Sunday, June 24, 2012
My Cookbooks: the Interim Edit
Who knew that cookbooks were so important to so many of my blog-pals?! You did?
I thought you would be interested to see the Interim Edit: these are the survivors of my first attempt at imposing order. These are the books that for one reason or another I am not ready to lose... some of them are definitely "keepers".
So what have we got here then?
In stack order (not indicative of relative importance):
The Greens Cookbook: this is actually FL's copy, but I don't suppose he remembers! I see that later editions have pictures, and that can only be an improvement as this edition is rather hard going with tiny print and lots of text. I don't cook much out of here but it's a book I used to borrow from Brixton library over and over again: fond memories are attached to this one. I like reading it!
New Food For Thought: A revelation to me at the time (1994) this was the first British vegy cookbook I came across which used "modern" vegetables (i.e. imported items such as plantains, sweet potatoes, aubergines, baby corn etc) in a light and refreshing style - so there is lots of what you might call "fusion food" in here. After the first Food For Thought cookbook (coming up soon), with its reliance on root vegetables and heavy bean-based "bakes", this was delightful!
Sophie Grigson's Country Kitchen: This is a book I turn to for everyday meal inspiration, especially when we receive a "gift" from the gamekeeper. So not vegetarian (!) but full of lovely photographs of sun-lit plates in rural settings. And the only cookbook I own which uses the Sweet Cicily from my herb garden!
Moro: Mine is a first edition hardback, but I think I have linked to the same content. I paid full price for this when it was published. Tapas, North African tagines, sumac, pine nuts, chorizo, smoked paprika - it's all here! And the chocolate tart is.... words fail me! Mmmmm.
The Kitchen Revolution: A bit of a monster really. Not a picture in sight. Lots of prescriptive lists and convoluted instructions. But I keep coming back to it for solid, hearty carnivorous crowd-pleasers. I can see it will be on its way out on the next edit, but it is staying for now.
Moro East: Take the Moro chef and give him an allotment in Hackney and what do you get? Moro East. Lots of "back to the land", "grow it yourself and cook it on an outdoor grill" ideas. I haven't used it much but it fills me with nostalgia for East London (oops!) and the wonderful mix of cultures and cuisines that is absolutely missing from North East Scotland. Oh lord, I miss the Cypriot corner shop so much!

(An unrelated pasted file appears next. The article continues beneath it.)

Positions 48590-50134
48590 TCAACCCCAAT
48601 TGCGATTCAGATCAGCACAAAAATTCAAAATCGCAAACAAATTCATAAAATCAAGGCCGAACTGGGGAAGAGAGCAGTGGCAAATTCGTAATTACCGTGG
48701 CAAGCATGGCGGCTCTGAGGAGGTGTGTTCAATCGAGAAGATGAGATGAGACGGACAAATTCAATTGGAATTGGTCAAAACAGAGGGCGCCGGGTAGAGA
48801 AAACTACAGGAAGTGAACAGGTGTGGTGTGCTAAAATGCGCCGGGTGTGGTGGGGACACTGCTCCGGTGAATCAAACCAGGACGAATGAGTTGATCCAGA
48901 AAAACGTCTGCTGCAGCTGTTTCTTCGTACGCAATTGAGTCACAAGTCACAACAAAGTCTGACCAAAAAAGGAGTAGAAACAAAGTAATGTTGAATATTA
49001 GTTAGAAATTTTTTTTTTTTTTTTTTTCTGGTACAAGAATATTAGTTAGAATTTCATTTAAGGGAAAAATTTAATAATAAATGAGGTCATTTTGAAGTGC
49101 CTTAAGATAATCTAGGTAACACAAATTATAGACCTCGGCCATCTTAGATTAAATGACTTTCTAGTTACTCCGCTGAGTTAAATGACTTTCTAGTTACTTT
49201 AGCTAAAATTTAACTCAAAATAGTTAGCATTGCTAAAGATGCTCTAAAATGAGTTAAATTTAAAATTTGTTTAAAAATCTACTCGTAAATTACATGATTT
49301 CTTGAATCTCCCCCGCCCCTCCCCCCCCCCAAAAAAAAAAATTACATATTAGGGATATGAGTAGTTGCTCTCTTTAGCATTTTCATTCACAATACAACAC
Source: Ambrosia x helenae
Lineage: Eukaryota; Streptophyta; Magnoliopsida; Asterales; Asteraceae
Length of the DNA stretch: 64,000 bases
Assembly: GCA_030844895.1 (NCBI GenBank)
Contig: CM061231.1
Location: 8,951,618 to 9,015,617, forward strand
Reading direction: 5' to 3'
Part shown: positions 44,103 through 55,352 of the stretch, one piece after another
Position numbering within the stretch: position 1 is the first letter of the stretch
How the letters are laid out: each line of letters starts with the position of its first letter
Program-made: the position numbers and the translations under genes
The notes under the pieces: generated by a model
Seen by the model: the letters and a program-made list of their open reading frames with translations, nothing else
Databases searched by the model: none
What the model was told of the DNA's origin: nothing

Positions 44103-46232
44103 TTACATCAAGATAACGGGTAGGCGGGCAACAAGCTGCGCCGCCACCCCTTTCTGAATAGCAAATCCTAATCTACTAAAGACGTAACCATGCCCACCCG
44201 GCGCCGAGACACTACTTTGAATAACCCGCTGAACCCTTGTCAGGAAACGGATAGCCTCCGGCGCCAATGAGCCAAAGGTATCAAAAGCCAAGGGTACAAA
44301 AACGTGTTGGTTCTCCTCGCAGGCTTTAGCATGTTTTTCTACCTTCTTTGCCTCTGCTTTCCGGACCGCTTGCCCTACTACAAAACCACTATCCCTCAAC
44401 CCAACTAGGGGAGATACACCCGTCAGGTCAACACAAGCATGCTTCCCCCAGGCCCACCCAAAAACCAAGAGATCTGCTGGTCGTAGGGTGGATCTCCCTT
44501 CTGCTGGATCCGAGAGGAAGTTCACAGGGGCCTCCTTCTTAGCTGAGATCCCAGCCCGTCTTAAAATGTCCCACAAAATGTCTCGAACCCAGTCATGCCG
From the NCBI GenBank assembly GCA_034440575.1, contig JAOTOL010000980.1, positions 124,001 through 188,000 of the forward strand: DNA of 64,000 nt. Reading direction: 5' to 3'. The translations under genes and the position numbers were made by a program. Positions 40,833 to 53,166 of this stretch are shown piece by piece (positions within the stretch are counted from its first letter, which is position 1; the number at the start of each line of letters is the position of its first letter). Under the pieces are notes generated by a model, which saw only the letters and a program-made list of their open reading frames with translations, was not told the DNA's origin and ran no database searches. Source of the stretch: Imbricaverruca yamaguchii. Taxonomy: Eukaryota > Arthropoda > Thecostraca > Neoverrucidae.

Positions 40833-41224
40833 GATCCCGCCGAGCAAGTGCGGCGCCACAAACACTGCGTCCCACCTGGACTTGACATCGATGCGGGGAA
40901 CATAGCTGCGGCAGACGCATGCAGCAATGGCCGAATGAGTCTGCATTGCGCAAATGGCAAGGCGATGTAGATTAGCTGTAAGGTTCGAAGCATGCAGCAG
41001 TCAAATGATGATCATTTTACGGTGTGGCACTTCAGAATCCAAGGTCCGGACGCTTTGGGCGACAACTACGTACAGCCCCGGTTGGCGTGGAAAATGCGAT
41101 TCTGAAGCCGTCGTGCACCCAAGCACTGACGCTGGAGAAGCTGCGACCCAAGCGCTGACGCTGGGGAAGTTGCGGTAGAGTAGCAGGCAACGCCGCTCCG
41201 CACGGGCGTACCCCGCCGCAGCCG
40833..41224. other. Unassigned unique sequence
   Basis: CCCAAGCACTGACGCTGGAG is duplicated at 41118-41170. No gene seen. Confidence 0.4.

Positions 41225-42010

Falling Cloudberries and Apples for Jam are stunningly beautiful books. I could live inside them. The recipes are kind of beside the point... but the white bread recipe is the one I always use. These are keepers. (And they were stupidly cheap from The Book People - maybe £3.99 each?)
Muffins Fast and Fantastic: what it says in the title. If I need to bake something, it is usually from here, unless I have to make a "big cake" in which case it is from my copied-out recipes for lemon cake or chocolate cake both from here) or gingerbread (from my aunt).
Food For Thought: good old-fashioned vegetarian cooking with beans and nuts. Lots of casseroles and "bakes", but fabulous for one-pot family meals with interesting sauces. Leek and Butter Bean Dijonnaise is a staple in my repertoire. This is my second copy of this book after an unfortunate encounter with the hot hob.... but it was falling apart and needed replacing anyway!
Moosewood Restaurant Cooks at Home: mostly vegetarian with a few fish dishes. The first time I saw fish baked "in a packet", as popularised by Jamie Oliver! More fragrant, herb-enhanced everyday family cooking drawn from many cultures but without too many hard-to-find ingredients. This is by far the most frequently-used book in my library!
N.B. Amazon has the title wrong but the cover image is of the right book.
Veganomicon: Quite a recent addition, and I still have a lot to explore in here. Some of the recipes are very American and I get frustrated when I can't find the ingredients. But I already have some go-to favourites in here: Chick Peas Romesco is a regular, and I love the quinoa with pineapple and peppers and mint and basil and lime... and all the other things that are in there and ought not to work but just do!
Not pictured: Wharf Street Vegetarian Cookbook is a pure piece of nostalgia. Leeds in the 1980's. Lovely illustrations. I was there. Nuff said! Indispensable.
Late Edit: In response to commenter Karen I have to confess to owning another cookbook which is definitely staying : Slow Cooking: Curries and Spicy Dishes. Well spotted Karen!